As stated on the parameters page, the BADC archives the ECMWF ERA-40 data in its original format (GRIB) and grid types. These are the N80 Reduced Gaussian Grid for surface data and at T159 Spectral Resolution for upper air data.
The main reasons for keeping the data in these representations are (i) to maintain an archive of the original data and (ii) to keep the data in its most compressed format (both reduced gaussian and spectral resolutions are more efficient than a regular latitude/longitude grid).
Note that users that require 2.5° x 2.5° regular gridded data can access it via ECMWF's public data server.
Please note that you must apply for access to the ERA-40 dataset before you can access ERA-40 under the services mentioned below.
Please note that the regular gridded ERA-40 data is produced when requested by users. This is because the full dataset (if converted to NetCDF) would be 10s of terrabytes in volume. By storing the data in a more efficient format the data is all held on disk and is therefore more accessible to users.
This means that already the BADC LAS and ERA-40 Data Selector present the data as already present in our archive, it is actually a virtual dataset, parts of which are created via user requests. We have designed a Caching Architecture to create, store, delete and manage the virtual datasets.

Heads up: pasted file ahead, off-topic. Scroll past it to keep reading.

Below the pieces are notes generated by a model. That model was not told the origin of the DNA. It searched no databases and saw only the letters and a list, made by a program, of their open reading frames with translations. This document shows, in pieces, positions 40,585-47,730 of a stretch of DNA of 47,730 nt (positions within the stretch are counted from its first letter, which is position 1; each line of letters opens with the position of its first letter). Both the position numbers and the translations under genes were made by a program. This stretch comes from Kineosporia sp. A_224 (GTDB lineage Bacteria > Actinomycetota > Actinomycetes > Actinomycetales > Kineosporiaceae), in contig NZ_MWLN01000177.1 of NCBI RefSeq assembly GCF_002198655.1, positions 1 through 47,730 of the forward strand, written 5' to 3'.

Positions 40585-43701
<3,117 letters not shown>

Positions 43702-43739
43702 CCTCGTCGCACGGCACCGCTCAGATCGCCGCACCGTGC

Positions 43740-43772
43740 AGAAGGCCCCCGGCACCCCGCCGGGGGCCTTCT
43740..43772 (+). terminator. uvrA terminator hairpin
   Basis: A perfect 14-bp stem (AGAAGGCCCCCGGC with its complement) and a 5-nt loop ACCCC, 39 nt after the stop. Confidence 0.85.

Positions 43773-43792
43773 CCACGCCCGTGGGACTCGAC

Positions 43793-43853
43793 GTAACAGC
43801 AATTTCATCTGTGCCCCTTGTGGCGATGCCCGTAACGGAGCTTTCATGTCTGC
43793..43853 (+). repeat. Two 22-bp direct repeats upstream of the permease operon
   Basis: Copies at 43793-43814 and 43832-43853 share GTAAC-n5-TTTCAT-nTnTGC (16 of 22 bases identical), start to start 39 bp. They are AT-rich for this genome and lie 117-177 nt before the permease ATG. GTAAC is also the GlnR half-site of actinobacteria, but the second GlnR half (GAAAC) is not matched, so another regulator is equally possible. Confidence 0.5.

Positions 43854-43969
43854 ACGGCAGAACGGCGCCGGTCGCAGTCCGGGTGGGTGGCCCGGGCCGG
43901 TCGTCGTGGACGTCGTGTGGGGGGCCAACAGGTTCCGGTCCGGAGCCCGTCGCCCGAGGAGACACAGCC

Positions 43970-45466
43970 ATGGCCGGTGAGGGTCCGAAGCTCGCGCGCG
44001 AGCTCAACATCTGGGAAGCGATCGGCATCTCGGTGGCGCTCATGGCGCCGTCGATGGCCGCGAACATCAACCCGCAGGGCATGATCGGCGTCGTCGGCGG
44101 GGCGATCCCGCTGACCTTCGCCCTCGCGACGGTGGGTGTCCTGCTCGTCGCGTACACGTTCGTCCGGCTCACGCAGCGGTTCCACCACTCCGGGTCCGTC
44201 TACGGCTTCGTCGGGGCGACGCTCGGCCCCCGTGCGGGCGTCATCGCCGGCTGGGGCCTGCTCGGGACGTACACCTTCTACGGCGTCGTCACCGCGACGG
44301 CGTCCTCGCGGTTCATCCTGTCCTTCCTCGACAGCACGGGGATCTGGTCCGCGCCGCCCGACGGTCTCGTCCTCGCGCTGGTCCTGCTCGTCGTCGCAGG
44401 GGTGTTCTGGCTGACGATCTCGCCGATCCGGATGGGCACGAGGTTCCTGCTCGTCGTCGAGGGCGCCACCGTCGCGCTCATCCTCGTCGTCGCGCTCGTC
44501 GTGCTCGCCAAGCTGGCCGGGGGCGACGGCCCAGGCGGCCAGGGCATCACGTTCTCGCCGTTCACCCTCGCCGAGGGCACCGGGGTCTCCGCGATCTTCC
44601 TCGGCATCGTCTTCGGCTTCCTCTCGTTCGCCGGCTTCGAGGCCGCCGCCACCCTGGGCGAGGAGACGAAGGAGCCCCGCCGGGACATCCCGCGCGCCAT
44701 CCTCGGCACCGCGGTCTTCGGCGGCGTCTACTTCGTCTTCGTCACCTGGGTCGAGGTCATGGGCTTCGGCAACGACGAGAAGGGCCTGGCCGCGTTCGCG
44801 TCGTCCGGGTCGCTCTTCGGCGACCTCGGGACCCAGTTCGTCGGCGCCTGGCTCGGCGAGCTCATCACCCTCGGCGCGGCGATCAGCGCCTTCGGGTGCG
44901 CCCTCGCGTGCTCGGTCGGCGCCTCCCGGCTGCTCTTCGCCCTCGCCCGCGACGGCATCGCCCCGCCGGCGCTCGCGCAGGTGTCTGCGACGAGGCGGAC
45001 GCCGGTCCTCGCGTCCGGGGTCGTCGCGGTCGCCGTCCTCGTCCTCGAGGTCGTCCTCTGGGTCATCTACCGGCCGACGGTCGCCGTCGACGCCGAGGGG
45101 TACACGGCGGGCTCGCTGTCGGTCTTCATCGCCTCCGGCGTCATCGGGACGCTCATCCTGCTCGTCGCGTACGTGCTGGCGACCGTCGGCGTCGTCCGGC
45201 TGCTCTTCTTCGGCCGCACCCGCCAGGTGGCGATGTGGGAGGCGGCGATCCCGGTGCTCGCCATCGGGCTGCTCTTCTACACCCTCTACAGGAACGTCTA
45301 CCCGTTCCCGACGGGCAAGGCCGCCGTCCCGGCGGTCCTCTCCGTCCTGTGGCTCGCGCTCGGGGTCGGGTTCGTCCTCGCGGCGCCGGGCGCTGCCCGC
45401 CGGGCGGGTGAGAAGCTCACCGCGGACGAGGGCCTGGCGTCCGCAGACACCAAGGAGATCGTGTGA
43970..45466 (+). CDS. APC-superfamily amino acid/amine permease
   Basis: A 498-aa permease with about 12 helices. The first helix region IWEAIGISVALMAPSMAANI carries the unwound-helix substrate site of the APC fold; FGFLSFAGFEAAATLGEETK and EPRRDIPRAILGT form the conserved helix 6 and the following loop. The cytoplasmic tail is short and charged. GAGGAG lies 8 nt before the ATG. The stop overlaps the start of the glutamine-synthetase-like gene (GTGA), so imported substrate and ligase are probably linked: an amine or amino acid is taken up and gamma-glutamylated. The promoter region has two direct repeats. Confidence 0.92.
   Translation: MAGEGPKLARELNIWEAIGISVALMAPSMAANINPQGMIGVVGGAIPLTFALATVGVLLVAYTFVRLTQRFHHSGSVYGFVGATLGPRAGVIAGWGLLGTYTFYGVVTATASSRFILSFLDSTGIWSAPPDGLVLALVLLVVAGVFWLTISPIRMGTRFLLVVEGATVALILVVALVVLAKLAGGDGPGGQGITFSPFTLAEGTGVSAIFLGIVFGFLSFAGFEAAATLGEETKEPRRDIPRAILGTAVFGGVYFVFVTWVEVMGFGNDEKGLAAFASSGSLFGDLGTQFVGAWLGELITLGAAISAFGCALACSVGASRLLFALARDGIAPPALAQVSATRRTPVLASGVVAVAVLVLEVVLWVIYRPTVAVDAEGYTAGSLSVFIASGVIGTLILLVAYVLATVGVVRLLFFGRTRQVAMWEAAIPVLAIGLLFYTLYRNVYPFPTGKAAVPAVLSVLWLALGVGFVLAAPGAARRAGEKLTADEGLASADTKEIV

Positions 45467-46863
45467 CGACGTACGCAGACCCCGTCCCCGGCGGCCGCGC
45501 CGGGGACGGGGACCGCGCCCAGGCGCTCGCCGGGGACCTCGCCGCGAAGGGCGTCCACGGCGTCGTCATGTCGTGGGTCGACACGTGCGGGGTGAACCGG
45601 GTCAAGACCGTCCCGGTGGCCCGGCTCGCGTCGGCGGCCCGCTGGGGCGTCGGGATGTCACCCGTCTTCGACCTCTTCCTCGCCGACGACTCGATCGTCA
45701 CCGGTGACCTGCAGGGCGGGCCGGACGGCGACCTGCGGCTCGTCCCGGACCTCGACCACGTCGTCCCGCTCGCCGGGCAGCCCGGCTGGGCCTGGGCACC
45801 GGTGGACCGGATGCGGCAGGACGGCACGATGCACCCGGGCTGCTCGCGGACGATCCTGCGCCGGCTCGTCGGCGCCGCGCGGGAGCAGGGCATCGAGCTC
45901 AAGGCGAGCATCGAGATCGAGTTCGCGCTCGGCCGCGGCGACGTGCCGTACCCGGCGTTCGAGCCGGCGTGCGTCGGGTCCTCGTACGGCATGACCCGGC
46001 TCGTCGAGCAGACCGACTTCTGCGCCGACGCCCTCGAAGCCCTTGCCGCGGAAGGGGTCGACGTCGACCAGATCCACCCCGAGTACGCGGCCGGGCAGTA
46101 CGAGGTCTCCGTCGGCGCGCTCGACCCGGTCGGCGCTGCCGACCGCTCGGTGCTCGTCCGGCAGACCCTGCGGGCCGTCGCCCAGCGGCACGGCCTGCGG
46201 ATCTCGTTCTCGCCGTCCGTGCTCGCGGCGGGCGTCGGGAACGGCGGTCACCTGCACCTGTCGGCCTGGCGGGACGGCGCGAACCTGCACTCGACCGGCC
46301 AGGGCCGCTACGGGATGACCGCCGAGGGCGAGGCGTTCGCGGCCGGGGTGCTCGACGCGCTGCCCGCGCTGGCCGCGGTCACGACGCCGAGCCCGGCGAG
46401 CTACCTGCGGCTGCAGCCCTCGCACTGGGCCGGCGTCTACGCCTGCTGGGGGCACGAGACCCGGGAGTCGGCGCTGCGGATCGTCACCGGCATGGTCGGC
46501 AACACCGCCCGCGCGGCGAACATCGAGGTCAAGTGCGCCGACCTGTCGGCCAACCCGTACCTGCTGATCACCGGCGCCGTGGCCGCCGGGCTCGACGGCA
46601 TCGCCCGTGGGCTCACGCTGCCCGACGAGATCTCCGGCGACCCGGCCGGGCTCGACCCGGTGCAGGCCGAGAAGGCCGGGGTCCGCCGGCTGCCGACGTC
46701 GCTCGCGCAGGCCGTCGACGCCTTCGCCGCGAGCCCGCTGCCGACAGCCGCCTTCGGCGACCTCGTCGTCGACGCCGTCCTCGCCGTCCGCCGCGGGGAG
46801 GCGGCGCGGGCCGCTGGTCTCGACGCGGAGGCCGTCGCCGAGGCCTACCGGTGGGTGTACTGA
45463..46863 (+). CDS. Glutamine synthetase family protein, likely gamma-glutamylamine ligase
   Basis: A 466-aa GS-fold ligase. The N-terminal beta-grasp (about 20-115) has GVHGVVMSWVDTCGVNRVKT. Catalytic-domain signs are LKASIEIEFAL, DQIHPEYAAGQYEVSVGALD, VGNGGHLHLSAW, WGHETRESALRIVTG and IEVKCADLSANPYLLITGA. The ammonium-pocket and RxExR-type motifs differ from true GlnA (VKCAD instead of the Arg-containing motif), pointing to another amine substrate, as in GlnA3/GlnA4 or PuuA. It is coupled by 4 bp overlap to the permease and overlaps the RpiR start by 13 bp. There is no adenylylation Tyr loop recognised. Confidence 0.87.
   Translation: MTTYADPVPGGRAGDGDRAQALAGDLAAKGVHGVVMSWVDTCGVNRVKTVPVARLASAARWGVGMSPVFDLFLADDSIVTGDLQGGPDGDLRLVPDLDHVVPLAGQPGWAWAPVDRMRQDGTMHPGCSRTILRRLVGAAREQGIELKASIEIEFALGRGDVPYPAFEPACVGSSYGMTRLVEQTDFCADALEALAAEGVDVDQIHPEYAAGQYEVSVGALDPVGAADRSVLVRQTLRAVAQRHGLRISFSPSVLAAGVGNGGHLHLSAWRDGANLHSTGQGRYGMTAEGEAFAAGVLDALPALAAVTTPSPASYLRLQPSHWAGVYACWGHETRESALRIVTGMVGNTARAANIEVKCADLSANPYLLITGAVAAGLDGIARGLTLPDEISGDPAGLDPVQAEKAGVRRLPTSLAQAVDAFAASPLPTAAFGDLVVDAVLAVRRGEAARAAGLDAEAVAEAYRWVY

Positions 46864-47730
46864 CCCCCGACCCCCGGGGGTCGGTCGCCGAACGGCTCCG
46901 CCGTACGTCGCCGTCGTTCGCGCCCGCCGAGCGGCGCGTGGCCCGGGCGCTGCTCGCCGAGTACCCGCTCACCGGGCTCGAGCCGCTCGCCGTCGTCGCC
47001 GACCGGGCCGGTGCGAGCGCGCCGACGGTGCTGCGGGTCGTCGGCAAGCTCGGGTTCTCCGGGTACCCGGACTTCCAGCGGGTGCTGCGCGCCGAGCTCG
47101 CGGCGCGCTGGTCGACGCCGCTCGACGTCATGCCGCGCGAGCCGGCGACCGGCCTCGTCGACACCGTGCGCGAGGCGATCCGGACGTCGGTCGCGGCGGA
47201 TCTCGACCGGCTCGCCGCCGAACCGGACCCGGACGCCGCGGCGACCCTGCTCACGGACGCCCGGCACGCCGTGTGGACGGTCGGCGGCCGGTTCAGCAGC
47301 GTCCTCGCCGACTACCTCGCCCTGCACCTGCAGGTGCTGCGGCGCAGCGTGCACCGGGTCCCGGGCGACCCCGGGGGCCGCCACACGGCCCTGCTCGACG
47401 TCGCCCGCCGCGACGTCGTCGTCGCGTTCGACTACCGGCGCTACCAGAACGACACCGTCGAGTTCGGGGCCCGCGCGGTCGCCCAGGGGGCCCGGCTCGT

Regular latitude/longitude datasets are available in the following resolutions:
Please be patient with the system. Multiple users may all be requesting the creation of particular files concurrently. Our computers are working as fast as they can to deliver the data to you. We will aim to provide you with a delivery time estimate to keep you informed at all times.
In order to provide data conversion and delivery at the request of the user the BADC has developed a caching system that is called when the user asks for some data (via either the BADC LAS or the ERA-40 Data Selector). A list of the required original files is produced and this is sent to the cache processor. For more information, please see our animated slide (95KB) of how the caching system works.
The cache is interrogated to find out if the regular gridded equivalents of the original files are already present. If not, they are created and stored in the cache. Otherwise, they are delivered directly. The cache manager makes sure that old files are deleted and that the cache does not exceed its volume limit.
The cache manager also evaluates the size of your request and will do one of the following depending on the volume of data you ask for: